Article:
In June 1935, Vermilion was going through the heart of The Great Depression. It was a difficult time, and the community banded together to help each other through the difficult time.
While The Great Depression was the major news of the day, there were several other things happening in Vermilion at the time.
Vermilion was hoping to pressure the Canadian National Railway to provide the community with 24-hour freight service. At a luncheon held on June 6, the Board of Trade presented a plea to the CNR asking that they utilize the facilities of the railway for shipping and freighting on a regular basis in the community.
The main cause for concern was the establishment of a 24-hour service.
Also at this time, the federal government took over the former Royal Bank of Canada building to use as a post office building.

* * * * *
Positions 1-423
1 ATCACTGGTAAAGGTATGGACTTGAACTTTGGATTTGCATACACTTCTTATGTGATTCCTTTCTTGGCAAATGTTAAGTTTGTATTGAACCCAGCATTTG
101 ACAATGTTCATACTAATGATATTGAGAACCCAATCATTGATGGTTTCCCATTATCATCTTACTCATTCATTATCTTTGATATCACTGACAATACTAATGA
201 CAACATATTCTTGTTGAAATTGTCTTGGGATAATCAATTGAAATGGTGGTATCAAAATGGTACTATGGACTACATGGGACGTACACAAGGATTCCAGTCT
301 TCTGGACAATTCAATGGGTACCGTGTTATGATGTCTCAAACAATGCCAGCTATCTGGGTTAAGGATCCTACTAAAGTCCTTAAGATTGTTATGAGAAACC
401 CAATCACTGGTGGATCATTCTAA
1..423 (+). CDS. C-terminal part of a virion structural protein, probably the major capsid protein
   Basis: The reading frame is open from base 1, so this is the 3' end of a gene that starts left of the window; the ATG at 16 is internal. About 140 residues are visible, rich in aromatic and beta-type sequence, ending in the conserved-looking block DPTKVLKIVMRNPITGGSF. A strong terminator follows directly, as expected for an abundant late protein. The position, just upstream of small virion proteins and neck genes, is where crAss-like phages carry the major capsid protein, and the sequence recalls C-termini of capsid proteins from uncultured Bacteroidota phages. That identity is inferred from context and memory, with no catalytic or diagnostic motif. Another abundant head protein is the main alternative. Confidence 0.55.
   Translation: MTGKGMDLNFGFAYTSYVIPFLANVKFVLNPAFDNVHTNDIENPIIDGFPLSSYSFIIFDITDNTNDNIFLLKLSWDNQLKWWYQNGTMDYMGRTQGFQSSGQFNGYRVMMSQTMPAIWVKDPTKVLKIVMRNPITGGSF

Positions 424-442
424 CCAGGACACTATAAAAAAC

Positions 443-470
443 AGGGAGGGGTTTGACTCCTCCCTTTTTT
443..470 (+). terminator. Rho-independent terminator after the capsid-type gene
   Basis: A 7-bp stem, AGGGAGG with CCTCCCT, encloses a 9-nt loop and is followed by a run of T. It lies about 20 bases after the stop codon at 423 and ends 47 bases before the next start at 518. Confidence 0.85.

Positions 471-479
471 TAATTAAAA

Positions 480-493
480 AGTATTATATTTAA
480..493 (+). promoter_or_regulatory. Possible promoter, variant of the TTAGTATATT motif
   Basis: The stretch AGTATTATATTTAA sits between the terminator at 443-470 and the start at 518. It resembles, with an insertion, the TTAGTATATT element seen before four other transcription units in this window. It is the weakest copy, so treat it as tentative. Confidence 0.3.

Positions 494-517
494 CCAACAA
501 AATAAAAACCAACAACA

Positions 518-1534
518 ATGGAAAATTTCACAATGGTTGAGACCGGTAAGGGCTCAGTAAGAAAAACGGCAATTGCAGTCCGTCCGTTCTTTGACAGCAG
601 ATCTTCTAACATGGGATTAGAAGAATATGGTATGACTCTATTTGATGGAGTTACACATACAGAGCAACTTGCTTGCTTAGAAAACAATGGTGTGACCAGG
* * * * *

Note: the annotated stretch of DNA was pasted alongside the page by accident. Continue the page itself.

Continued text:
At the same time, Vermilion attempted to impose a business tax on the Midland Bus Company that was operating between Vermilion and Edmonton. This was dismissed by the tax commission of Alberta. The company had appointed a hotel manager as its agent, and tickets were sold out of the hotel office. The town claimed the company was using the hotel for business purposes and therefore had to be charged a business tax. The provincial government felt different though.
Vermilion also rejected a plan for the sale of the community utilities. In a plebiscite that was held on June 28, residents were asked if they wanted to continue ownership of the utilities, or sell it to a private company. Canadian Utilities had offered to purchase the utilities and two-thirds of ratepayers had to vote in favour of the sale.
In the end, 71 voted in favour of keeping the electricity as a public utility, while 102 voted in favour of selling the electric plants. While more people wanted to sell the plants, the community did not get the two-thirds majority that was required for the sale.
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